It was the late 90s, San Diego, at a little cafe called Espresso Roma.
Planted in my usual reading spot, Philosophy books and notes were stacked in front of me and a hot mocha cooled off to my right. I interrupted the study session to ask my friend and fellow philosophy major: “Don’t you sometimes wish you didn’t know what you know? It was so much easier when I didn’t think about these things or even know these things were questions.”
Literature in philosophy involves taking one’s mind on a trek outside of the ordinary. We read arguments for Free Will only to be followed by equally compelling arguments that there is no Free Will. What constitutes truth? How do we know when we know something especially when everything we think we know could be debunked in 50 years as we have debunked “truths” previously believed? What makes knowledge knowledge? Reviewing logic supporting the existence of God, and then arguments systematically dismantling that logic also threw my Catholic school upbringing into a menacing tailspin. And what in the world is a “Right”? Do we always protect the individual, or do we always protect the greatest number sometimes at the sacrifice of an individual?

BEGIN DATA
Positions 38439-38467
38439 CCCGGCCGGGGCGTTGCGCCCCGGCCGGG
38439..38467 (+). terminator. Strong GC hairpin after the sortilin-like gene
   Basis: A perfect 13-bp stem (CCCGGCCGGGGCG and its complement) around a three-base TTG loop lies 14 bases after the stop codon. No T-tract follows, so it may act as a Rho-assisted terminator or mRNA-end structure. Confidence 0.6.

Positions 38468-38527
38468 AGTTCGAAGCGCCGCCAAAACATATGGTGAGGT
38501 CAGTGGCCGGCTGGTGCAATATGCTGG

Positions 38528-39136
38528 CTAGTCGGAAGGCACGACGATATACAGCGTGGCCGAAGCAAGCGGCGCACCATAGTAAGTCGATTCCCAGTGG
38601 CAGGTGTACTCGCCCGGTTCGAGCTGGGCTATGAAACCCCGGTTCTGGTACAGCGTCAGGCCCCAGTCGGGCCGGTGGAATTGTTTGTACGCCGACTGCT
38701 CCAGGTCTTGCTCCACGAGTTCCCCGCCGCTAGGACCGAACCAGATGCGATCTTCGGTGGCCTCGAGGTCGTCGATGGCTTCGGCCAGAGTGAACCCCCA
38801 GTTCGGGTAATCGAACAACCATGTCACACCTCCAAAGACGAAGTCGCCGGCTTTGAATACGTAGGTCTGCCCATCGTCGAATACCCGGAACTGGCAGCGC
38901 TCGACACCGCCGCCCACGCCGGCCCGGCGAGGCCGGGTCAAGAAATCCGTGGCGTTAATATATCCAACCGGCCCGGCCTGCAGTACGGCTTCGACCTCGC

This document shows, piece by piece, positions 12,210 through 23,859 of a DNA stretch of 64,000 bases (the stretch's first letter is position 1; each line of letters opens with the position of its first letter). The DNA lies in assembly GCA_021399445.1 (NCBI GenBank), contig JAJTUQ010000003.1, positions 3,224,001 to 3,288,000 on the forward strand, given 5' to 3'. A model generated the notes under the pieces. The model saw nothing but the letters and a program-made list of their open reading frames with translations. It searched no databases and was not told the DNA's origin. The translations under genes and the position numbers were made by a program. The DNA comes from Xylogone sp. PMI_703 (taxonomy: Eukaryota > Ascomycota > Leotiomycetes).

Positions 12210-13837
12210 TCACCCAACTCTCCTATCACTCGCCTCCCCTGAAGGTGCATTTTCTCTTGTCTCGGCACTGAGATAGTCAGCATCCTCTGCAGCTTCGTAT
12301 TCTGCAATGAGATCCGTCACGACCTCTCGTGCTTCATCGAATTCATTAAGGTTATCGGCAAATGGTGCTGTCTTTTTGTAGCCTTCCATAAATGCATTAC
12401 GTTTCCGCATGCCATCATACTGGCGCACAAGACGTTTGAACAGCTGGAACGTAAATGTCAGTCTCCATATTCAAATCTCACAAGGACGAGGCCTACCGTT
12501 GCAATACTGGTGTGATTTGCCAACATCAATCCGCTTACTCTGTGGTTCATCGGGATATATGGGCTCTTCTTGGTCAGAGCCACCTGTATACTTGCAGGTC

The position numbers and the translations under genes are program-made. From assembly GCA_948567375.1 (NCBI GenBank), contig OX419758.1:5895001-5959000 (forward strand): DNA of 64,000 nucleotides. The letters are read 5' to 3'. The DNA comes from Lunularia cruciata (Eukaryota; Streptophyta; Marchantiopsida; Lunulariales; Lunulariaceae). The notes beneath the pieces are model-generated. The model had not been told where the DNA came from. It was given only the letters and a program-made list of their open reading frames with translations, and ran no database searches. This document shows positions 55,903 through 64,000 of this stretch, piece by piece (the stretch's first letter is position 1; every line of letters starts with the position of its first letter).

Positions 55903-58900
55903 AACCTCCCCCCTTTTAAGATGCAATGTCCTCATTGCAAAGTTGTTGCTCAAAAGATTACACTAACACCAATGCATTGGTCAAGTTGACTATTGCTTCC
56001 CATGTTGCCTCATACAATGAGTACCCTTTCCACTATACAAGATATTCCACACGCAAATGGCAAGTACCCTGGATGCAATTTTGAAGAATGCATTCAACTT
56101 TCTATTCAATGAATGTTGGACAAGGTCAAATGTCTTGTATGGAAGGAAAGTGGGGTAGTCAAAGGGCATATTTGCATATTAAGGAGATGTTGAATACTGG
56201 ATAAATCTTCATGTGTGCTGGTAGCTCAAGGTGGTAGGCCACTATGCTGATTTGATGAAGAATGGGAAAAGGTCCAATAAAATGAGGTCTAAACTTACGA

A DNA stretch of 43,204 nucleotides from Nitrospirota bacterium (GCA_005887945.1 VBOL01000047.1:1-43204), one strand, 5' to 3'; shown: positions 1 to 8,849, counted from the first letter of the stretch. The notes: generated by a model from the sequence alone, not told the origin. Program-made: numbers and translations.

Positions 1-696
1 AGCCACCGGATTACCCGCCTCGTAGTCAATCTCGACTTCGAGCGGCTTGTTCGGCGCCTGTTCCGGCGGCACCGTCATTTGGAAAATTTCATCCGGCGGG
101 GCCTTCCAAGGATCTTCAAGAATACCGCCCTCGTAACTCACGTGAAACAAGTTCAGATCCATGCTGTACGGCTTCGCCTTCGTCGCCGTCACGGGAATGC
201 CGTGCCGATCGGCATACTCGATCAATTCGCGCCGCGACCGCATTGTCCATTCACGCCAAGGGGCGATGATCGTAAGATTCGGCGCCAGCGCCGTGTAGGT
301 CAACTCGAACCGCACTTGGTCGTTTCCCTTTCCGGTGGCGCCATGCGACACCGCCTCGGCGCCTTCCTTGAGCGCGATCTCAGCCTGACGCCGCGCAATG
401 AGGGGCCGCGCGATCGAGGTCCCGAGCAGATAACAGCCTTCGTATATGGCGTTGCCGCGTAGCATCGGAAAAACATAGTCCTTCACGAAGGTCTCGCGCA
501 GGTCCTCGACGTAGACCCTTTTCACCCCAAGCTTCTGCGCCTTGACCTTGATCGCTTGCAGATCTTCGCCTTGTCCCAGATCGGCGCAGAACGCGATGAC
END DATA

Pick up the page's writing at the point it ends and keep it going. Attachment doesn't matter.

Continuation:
Facepalm. Facepalm. More facepalm.
Philosophy compels one to ask questions where one didn’t even realize a question existed. An intellectually secure footing in the world seemed impossible. Yet, despite this, I couldn’t help but entrench myself further into the study and devour the arguments. This everything-but-clarity feeling hit me when I took a moment at the cafe to stop memorizing information for an upcoming exam and paused to churn over the ideas I had been studying. Everything made sense and nothing made sense.
“I’m confused,” I said.
My friend, understanding the look of mental turmoil splashed across my face, smiled and said, “Ah, yes. But now you are confused at a higher level.”
*Tell us about a time you’d been trying to solve a knotty problem — maybe it was an interpersonal problem, a life problem, a big ol’ problem — and you had a moment of clarity when the solution appeared to you, as though you were struck by lightening.